Since she is the expert and it is her program I am not going to tell you how to do it. I will tell you the actual exercise she teaches is about 4 seconds. She explains why this is a miracle solution for your health, including strength and anti-aging. Her program is great for “that” and you know what I mean…both men and women.
I noticed my energy level was really great after our session today and this was after getting in late from a plane trip and not getting more than about 4 hours sleep. She told me what sleep deprivation does and I will do my best to avoid that.
My results: I started working with Zna in late 2008 and continued for about 3 months. I lost about 20 pounds and reached my ideal weight. I gained energy and clarity. I felt healthier and experienced improved skin tone and more. Then life got in the way and I drifted away from the program. She knew it was time for me to make a lifestyle adjustment with a commitment to what she teaches me to do. I recently restarted training with Zna and I am reminded how wonderful an experience that can be.
She is a great lady and wonderful friend. She wants you to know that when you call her she will give you double the introductory sessions when you mention my name and will give you that and more for a very special affordable price. I’ll let her tell you what it is. Call her at this special number that I use which is 801-651-6115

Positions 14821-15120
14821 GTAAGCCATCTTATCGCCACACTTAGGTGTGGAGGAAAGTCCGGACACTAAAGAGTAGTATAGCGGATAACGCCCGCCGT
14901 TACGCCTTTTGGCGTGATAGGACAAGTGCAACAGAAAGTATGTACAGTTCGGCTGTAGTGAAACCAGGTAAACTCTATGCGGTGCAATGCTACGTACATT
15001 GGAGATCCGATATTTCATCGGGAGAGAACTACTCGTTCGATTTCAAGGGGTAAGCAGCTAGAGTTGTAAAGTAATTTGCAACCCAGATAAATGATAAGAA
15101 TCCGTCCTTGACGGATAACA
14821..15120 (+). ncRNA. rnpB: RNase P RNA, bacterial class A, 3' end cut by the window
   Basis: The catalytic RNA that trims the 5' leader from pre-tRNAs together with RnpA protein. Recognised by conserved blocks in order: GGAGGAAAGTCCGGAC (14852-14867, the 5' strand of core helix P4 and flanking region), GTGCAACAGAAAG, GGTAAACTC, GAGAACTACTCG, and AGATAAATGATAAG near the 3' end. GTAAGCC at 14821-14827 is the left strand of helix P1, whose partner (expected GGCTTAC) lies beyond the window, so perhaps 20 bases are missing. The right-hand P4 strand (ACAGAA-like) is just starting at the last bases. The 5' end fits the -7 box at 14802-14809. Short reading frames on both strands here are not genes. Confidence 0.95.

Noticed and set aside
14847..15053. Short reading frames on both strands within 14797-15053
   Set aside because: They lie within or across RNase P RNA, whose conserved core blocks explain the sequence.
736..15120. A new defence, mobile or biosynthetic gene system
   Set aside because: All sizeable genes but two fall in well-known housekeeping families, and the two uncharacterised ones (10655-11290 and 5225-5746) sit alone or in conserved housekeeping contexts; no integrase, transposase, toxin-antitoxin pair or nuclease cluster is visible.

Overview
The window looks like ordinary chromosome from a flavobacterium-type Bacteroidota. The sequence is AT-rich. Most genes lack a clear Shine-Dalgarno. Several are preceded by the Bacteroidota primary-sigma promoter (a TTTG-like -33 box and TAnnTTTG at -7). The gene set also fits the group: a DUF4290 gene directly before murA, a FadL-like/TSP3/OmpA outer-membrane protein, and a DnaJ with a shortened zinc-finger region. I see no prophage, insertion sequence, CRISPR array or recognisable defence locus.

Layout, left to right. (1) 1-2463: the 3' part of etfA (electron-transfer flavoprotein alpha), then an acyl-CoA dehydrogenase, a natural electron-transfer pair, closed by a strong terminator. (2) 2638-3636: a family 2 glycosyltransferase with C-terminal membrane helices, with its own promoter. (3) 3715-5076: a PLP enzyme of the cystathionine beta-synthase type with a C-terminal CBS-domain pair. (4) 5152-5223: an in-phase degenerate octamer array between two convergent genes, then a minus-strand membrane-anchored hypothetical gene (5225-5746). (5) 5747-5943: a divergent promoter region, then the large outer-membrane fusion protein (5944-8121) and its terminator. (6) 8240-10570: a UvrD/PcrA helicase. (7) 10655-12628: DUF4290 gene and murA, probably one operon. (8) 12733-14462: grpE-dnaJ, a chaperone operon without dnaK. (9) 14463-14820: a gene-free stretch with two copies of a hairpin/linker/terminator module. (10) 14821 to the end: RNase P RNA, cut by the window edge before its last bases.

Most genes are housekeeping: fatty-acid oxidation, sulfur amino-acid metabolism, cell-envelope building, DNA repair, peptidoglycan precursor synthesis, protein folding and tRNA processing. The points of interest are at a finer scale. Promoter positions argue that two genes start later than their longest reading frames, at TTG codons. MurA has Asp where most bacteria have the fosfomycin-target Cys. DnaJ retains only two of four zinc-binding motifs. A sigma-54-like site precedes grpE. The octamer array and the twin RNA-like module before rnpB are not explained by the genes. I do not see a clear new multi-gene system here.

For your great health and success
(the following article was found at Bottom Line News - I highly recommend all Bottom Line publications.)
No More Jet Lag
It’s holiday season, when many people may be whisking across time zones to visit loved ones or take a vacation. However, depending on where you go, jet lag, especially for those going east — say from the US to Europe — can intrude on as many as six days of vacation or business using the common guideline — one day’s adjustment for each time zone crossed. It’s even more problematic for people beyond their mid-40s, when the body develops greater resistance to being on the “wrong” time. Because the circadian clock controls all body rhythms, when jet travel disrupts it, the traveler might suffer digestive upsets and irritability (both digestive and personality) in addition to being wide awake in the wee hours and sleepy at lunch. Treating with sleeping pills, as many travelers do, relieves sleep deprivation but not jet lag symptoms during the day. The only real cure for jet lag is resetting the body clock.